Lasoski wins third Knoxville Nationals championship. KNOXVILLE, IA (August 16) - Danny Lasoski held off Donny Schatz during a furious, two-lap dash to the checkered flag to win the 43rd Annual Ford Dealers of Iowa Knoxville Nationals Saturday at...
Lasoski wins third Knoxville Nationals championship.
KNOXVILLE, IA (August 16) - Danny Lasoski held off Donny Schatz during a furious, two-lap dash to the checkered flag to win the 43rd Annual Ford Dealers of Iowa Knoxville Nationals Saturday at Knoxville Raceway.
Lasoski, who drove the #20 J.D. Byrider Eagle past Schatz for the lead late in the eighth lap, suffered a broken left rear shock just before the 29th-lap caution period. The 2001 O'Reilly World of Outlaws Series champion raced away as the green flag replaced the yellow and beat Schatz under the checkered flag by two car-lengths for his third Nationals championship. Schatz, who started on the pole, finished second for the third time in the last four years.
"I don't know when the shock broke, but the car was vibrating badly," said Lasoski, who also won Nationals titles in 1998 and 2001. "I didn't know what it was, but I made this thing (his car) really wide. It was just really loose. The restart was terrible, but we won anyway. These two guys right here - Tony Stewart and Jimmy Carr - made it happen.
"The first one (Nationals championship) was very special. The second one was the first time I was with (car owner) Tony Stewart and this is all about him. He has the faith in Jimmy and I to run this team, and I couldn't do without him."
Stewart, who jubilantly jumped from his chair in the J.D. Byrider suite as Doug Clark waved the checkered flags, was proud of his driver.
"I think he did a pretty good job," the defending NASCAR Winston Cup champion said. "To win with a broken shock, he did that on his own ... he didn't do that because of us. He had his elbows up and he ran those two laps the way he wanted to run them, and that's what it took to win the Nationals. I'm proud of (crew chief) Jimmy Carr and want to thank Kistler Engines, J.D. Byrider, Home Depot, Eagle Chassis and everybody who has helped us with this team since we started it three years ago."
Carr, who knew something was amiss on the #20 during the caution period, said his heart stopped three times during the final lap.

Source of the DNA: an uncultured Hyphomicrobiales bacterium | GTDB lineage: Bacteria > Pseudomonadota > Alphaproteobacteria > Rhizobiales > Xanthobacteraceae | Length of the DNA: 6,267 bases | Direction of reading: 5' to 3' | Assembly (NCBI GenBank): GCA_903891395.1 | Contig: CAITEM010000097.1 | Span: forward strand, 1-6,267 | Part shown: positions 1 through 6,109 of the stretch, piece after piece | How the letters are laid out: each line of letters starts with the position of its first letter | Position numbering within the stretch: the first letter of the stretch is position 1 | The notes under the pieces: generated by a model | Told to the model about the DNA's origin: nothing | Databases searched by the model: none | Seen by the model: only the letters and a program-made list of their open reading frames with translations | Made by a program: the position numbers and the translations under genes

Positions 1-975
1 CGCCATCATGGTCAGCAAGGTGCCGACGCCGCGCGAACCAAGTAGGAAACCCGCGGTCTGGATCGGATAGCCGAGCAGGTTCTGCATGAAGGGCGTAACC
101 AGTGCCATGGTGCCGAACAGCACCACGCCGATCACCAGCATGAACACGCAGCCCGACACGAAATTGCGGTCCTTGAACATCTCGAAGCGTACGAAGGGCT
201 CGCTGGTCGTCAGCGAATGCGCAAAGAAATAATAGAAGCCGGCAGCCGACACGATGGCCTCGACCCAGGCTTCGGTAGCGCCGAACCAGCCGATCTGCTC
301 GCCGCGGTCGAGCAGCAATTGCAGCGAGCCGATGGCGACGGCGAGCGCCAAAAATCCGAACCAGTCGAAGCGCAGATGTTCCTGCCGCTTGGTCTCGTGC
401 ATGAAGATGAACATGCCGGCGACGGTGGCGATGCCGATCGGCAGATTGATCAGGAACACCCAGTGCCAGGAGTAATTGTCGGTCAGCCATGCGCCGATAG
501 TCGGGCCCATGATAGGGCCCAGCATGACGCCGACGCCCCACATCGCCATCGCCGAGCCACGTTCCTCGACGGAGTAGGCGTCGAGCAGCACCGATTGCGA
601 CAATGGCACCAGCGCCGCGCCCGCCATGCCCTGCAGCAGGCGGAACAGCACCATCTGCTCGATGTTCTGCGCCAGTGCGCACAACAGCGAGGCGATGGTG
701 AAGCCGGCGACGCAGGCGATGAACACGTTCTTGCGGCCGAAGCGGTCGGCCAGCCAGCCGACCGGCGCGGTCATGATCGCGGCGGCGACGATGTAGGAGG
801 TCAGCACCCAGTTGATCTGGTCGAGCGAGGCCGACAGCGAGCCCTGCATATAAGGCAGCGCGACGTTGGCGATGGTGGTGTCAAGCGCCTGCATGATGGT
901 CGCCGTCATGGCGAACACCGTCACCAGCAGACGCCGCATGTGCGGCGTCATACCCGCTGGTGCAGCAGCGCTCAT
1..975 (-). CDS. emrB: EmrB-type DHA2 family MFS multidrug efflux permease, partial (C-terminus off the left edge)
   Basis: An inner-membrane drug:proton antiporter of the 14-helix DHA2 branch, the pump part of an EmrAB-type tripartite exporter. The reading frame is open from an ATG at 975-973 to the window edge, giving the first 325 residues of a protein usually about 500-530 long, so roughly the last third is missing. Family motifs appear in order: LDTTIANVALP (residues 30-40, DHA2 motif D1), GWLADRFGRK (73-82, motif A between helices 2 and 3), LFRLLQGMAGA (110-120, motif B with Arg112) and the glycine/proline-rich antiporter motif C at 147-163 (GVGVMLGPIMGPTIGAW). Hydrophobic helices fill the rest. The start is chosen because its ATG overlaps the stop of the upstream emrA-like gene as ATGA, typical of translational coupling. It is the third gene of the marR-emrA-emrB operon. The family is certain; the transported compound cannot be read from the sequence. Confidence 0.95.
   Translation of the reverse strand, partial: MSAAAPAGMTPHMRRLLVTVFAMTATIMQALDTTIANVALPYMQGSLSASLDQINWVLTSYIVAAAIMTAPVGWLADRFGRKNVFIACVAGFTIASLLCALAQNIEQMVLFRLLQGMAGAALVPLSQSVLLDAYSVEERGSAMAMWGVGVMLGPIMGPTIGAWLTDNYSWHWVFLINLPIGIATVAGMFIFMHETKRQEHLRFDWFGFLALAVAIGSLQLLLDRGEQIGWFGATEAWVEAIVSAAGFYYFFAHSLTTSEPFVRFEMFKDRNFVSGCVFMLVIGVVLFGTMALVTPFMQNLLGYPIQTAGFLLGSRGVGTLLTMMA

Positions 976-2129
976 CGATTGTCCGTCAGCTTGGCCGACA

"I don't think Danny Lasoski has ever run two worse laps at Knoxville Raceway," said Carr, the 1991 Kevin Gobrecht Rookie of the Year.
Schatz, who won the Preliminary Feature on opening night, drove his #15 Parker Stores J&J into the lead as the green flag fell in the 30-lap main event. Lasoski took the inside line around the legendary half-mile oval to pass Paul McMahan and Greg Hodnett during the opening lap.
Schatz opened a 12 car-length advantage during the first four laps, but "The Dude" caught him four laps later and passed him for the lead deep in the third corner.
Lasoski, who has now won 82 feature races at Knoxville Raceway, was a half-straightaway ahead of Schatz when he entered lapped traffic during the 11th lap, but saw his lead shrink to 10 car-lengths by the middle of the race.
"The Dude" had a 1½-second advantage on Schatz when Daryn Pittman stopped on the front straightaway early in lap 29. Lasoski controlled the restart and, although the broken shock caused him to miss his marks in the second and fourth corners during the final lap, claimed the $125,000 first prize.
"We were just beaten," a somber Schatz said. "We weren't very good at the end and Danny was a lot better so he ended up winning. He got a pretty good run on the restart and we didn't. He wasn't as fast as he normally was, but we weren't any better."
Kenny Jacobs, who passed former Nationals champions Steve Kinser and Sammy Swindell during the 19th lap and McMahan and Hodnett the next time around, finished in third place.
"I can probably count on one hand the number of times I've passed Steve Kinser," Jacobs said. "When that J&J car went by him that fast, I thought, 'my gosh, I have a race car here or he's frozen.' I don't know who was next, but I went by him at the same speed. The Kriner engine was hitting hard because we were so tied down on the bottom of the track. It pulled off the corner like I couldn't imagine.
"I'm shocked to be here because I didn't even want to come to the Nationals. We didn't have anything in line and, at the last minute, we threw things together. We came out here and Bob Kriner came along and said 'stick my motor in the car,' and everything has been uphill since then."
Swindell finished fourth, ahead of Hodnett, Kinser, Shane Stewart, McMahan, 17th-starting Jason Meyers and Stevie Smith. Chad Kemenah won the "B" Feature, then raced into 14th place from inside the 11th row.
Three-time Nationals champion Mark Kinser raced with a heavy heart Saturday as his father, car owner and crew chief, Karl, underwent an emergency appendectomy.
Kasey Kahne, who finished second in the Cabela's 250 NASCAR Busch Series event at Michigan International Speedway that afternoon, raced into ninth place in the "B" Feature.
Erin Crocker, the first female to race in the main event in Knoxville Nationals history, received the Rookie of the Nationals award. Karavan Racing's #7 VMAC Maxim driven by Meyers was voted the Best Appearing Car and Stewart's mechanics received the Best Appearing Crew award.